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The US Immigration and Nationality Act 1990 states in §349 that a US citizen, whether by birth or naturalised, who takes an oath of allegiance to a foreign state, or who accepts a post in a foreign government shall lose his US citizenship, providing he voluntarily performed the action with the intention of relinquishing his US citizenship.

What I would like to know is whether any other US laws, or any current US policies, apply when a US citizen becomes a member of a foreign government and takes an oath of allegiance to a foreign state.

  • Comments are not for extended discussion; this conversation has been moved to chat. – SztupY Sep 8 '17 at 16:14
  • Seems like nobody here knows the answer. Can someone recommend where else I might ask? – user13454 Sep 19 '17 at 8:50
  • Oh well. Anyone? What other site might I usefully ask the question on? – user13454 Sep 19 '17 at 20:27
  • With respect to your message in the chat, Boris Johnson has (at long last) renounced his US citizenship. See federalregister.gov/documents/2017/02/09/2017-02699/…. I'll answer your question shortly. – phoog Sep 20 '17 at 19:58
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What I would like to know is whether any other US laws, or any current US policies, apply when a US citizen becomes a member of a foreign government and takes an oath of allegiance to a foreign state.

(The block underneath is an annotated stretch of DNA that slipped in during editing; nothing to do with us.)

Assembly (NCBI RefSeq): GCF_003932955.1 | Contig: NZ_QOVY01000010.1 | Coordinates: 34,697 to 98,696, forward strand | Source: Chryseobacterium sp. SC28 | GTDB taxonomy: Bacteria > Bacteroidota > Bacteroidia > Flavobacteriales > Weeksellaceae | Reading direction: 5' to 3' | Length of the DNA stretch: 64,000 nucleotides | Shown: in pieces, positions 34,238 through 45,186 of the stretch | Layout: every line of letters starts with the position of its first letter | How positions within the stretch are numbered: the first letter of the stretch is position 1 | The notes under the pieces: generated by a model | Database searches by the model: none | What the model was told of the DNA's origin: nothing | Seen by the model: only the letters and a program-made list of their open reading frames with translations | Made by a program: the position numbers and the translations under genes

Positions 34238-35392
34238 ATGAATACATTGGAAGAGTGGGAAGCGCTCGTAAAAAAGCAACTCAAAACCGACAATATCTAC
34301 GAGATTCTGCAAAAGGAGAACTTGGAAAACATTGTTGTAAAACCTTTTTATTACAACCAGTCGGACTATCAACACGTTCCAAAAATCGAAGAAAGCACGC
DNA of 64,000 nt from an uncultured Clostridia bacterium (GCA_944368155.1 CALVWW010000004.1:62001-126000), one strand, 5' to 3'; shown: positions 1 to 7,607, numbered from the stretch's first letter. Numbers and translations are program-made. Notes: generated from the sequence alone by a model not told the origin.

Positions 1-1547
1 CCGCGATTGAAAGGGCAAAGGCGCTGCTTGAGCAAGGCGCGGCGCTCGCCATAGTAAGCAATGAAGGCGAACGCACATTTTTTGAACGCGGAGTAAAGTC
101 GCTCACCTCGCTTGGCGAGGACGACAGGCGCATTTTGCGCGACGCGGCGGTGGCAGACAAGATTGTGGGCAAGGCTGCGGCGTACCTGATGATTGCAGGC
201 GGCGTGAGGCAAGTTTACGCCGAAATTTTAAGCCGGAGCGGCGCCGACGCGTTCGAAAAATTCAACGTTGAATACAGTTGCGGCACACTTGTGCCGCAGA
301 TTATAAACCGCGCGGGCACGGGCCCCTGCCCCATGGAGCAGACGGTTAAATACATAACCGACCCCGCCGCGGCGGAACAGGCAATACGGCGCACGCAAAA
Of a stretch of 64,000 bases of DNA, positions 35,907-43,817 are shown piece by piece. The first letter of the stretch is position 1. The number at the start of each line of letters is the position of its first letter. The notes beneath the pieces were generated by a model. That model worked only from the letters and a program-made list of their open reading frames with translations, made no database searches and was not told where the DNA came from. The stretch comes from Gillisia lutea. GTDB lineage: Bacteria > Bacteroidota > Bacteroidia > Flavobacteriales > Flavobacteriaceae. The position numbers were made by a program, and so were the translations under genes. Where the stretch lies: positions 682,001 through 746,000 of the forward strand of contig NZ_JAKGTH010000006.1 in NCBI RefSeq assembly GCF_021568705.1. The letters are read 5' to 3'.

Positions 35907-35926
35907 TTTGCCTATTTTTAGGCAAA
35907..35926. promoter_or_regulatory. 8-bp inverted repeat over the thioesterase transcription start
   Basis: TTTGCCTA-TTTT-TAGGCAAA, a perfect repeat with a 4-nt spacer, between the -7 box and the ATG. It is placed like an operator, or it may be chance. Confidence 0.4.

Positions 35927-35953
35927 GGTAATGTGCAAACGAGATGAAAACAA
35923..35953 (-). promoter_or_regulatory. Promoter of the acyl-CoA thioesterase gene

Yes, there is an additional policy to consider. There is an administrative presumption that the individual did not intend to lose US nationality if the position with the foreign government is a "non-policy-level" position or the oath is a "routine" oath of allegiance. This presumption is established by regulation at 22 CFR 50.40.

The US Foreign Affairs Manual elaborates on the circumstances in which the presumption applies in its section on developing a loss of nationality case. There is also a section specifically about loss of nationality and taking up a position in a foreign government.

These make it clear that if the position is a policy-level position, no presumption applies. Similarly, if the position is a non-policy-level position but the individual states an intention to relinquish US citizenship, the presumption is also inapplicable.

If the presumption is inapplicable, then the consular officer must develop the case by examining all of the available evidence.

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